By Steven Mintz Ph.D. on March 11, 2015 in The Prime of Life
Rather than thinking about change in terms of progress or decline, it is better to focus on trade-offs.

Confessions of a Wildlife Filmmaker: Misinformation & Abuse

By Marc Bekoff Ph.D. on March 11, 2015 in Animal Emotions
According to Dr. Chris Palmer's book called "Confessions of a Wildlife Filmmaker," the state of wildlife filmmaking worsens every year. He argues it’s time for wildlife filmmaking to move in a more ethical direction. Broadcasters such Animal Planet, Discovery, National Geographic, and the History Channel must do better. And viewers can play a role in making this happen.

How NOT to Raise a Narcissist

Narcissism is more than believing “I’m great!”; it’s believing “I’m better and more important than you!” Here's how NOT to raise a narcissistic child.

Recess Is Endangered

High stakes testing, fear of litigation, budget crunches, and just plain ignorance are reducing and even eliminating recess for children. Yet a wealth of research establishes the benefits of recess for academic achievement, physical development, healthy weight, and social competence. It's time to make sure recess is an educational right for all children.

Re-clarifying Terms of Conduct at the Start of Adolescence

It is natural, and normal, and healthy for the beginning adolescent to test to what degree the old family demands and constraints of childhood still apply. It is natural, and normal, and healthy for parents to respond in the interests of the young person's safety and responsibility.

Tomas Tranströmer’s Avocational Polymathy

Scratch beneath the surface of just about any successful career in science, art, or human affairs and you’re sure to find wide-ranging interests. We’ve been scratching through the memoirs and biographies of Nobel Prize winners. No surprise, avocational polmathy, aka the several-hats tactic, turns up time and again. Tomas Tranströmer provides a case in point.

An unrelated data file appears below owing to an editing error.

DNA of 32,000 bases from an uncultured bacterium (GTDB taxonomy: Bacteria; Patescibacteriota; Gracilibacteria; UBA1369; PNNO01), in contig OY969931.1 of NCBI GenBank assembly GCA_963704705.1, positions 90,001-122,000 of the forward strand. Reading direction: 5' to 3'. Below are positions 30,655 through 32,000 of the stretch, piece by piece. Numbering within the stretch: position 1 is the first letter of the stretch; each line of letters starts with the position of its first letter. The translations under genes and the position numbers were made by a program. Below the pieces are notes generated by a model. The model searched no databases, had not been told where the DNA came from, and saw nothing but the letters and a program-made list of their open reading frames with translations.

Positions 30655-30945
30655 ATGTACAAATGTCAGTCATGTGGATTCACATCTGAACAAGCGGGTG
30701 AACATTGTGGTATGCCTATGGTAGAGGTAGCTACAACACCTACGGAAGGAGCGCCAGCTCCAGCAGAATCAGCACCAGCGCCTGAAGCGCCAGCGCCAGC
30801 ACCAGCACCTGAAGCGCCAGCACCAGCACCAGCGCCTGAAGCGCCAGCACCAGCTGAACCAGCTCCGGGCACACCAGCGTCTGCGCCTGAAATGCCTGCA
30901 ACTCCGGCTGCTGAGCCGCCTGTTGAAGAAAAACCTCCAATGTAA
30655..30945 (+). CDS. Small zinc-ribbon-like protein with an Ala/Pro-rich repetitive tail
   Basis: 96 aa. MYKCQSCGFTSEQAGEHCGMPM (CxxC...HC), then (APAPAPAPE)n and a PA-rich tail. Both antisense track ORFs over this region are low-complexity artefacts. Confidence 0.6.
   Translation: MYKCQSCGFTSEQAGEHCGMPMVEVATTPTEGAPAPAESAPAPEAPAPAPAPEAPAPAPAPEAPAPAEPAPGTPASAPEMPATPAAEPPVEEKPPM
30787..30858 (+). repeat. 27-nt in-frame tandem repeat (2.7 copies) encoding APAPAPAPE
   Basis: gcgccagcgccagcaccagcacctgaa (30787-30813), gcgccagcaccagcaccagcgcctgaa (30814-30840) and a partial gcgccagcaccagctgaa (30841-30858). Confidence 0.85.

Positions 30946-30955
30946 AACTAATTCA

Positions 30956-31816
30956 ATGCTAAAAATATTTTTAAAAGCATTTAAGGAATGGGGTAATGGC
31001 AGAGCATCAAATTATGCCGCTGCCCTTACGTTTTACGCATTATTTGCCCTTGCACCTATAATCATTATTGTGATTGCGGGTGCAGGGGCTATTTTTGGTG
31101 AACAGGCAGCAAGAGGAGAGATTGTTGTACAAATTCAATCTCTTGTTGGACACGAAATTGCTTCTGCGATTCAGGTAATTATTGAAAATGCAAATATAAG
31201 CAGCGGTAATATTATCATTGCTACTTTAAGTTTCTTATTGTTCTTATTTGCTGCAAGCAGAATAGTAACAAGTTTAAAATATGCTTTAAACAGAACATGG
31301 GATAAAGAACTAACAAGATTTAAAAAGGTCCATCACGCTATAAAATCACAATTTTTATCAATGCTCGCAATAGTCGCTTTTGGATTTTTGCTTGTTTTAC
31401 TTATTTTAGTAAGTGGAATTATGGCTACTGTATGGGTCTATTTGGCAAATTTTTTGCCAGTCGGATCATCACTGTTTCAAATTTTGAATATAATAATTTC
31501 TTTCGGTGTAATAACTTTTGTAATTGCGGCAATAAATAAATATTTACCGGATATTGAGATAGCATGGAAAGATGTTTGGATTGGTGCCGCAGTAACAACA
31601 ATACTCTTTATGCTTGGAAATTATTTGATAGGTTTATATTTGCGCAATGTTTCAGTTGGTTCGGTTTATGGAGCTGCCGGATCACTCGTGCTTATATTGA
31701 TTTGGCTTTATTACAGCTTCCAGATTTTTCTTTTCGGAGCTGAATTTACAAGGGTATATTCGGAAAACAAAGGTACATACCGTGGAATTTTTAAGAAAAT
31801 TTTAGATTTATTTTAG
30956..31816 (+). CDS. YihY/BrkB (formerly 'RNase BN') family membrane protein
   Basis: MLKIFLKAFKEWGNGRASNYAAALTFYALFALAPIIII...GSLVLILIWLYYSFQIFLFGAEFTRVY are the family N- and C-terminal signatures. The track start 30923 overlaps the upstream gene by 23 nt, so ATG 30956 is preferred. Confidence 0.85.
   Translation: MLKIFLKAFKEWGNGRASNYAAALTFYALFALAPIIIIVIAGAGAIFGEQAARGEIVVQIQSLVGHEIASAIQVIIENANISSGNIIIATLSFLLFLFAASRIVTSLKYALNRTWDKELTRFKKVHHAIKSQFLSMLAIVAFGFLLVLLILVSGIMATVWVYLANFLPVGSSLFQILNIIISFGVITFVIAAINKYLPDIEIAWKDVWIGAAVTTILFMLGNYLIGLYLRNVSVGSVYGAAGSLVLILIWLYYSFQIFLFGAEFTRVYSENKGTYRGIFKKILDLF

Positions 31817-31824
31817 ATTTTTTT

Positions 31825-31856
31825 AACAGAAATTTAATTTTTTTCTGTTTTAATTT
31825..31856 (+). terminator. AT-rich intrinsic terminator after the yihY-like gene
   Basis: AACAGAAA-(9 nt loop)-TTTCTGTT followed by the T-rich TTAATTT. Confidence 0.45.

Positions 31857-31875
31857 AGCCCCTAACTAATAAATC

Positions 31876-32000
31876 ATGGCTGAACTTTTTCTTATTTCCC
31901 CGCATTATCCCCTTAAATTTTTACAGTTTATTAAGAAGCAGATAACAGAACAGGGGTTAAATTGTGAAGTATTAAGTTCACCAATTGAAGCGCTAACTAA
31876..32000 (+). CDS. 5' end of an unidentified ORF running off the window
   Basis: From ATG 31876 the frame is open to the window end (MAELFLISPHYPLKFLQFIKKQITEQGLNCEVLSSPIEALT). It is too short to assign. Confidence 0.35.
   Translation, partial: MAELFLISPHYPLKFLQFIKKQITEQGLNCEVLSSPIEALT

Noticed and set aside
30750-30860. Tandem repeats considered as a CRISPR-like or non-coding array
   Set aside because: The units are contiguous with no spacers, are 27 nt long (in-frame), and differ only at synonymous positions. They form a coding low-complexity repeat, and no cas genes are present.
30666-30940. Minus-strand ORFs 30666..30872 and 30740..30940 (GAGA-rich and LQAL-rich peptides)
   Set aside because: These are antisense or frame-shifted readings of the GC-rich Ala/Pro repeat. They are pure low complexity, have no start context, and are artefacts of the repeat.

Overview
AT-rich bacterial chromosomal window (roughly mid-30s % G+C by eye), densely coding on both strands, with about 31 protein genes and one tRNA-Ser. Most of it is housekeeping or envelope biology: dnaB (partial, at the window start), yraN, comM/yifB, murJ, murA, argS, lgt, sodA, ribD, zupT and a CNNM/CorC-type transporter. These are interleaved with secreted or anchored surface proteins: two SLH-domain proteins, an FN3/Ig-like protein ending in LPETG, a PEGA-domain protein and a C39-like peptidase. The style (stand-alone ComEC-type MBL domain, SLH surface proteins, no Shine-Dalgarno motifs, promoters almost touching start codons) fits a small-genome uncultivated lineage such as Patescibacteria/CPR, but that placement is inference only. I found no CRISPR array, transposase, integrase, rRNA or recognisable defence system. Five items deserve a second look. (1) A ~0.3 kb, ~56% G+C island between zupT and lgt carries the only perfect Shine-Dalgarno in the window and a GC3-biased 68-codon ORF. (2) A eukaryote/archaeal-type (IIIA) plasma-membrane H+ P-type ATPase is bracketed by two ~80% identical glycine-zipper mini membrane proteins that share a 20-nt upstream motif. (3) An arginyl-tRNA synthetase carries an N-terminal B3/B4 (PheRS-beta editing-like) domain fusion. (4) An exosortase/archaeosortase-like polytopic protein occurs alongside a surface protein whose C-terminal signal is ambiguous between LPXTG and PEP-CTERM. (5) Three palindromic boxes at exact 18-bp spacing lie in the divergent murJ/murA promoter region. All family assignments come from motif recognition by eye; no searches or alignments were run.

5 Reasons You Should Never Give Up

When a cancer-ridden Jimmy Valvano told the world, "Don't give up; don't ever give up" at his famous ESPY speech of 1993, he had a tremendously important message for all of us. When failure and rejection strike in your life, don't retreat; Jim Valvano never did. Instead, look failure and rejection in the eye, and use these experiences to energize your future successes.

Theo Fleury Is Teaching Us How to Heal

By Michael Friedman Ph.D. on March 03, 2015 in Brick by Brick
Former professional hockey player Theo Fleury is no stranger to confrontation, both on and off the ice. In 2009, he bravely and publicly confronted a very personal issue—sexual abuse and alcoholism. He explains how communication is pertinent to well-being, and even though the road ahead may not be easy, he truly believes that people can learn to heal.

Midlife: Adult's Prime

By Steven Mintz Ph.D. on March 02, 2015 in The Prime of Life
Why middle age truly is the prime of life.

Having a Baby: When You Don't Agree

By Robert Taibbi L.C.S.W. on February 26, 2015 in Fixing Families
Being on different pages about having children can be a major relationship roadblock. The key is uncovering the problem under the problem -- some likely suspects.

Four Reasons to Worry About "Personalized Learning"

By Alfie Kohn on February 24, 2015 in The Homework Myth
When kids create their own meaningful projects, the learning is personal. When kids are fed prefabricated skills and constantly tested (via computer), the learning is "personalized." The latter is profitable for corporations, but not so great for our children.

Malignant Narcissism and the Murder of a Parent

By Carrie Barron M.D. on February 24, 2015 in The Creativity Cure
This blog explores Malignant Narcissism and the damaging impact that it can have on family members and others.

Traveling Through Time

By Dr. Jenni Ogden Ph.D. on February 23, 2015 in Trouble in Mind
Our ability to mentally travel back and forward in time gives us our sense of self and enhances our lives and coping abilities in many ways.

8 Negative Attitudes of Chronically Unhappy People

All of us experience negative thoughts from time to time. How we manage our negative attitudes can make the difference between confidence versus fear, hope versus despair, mastery versus victimhood, and victory versus defeat. Here are eight negative attitudes of chronically unhappy people...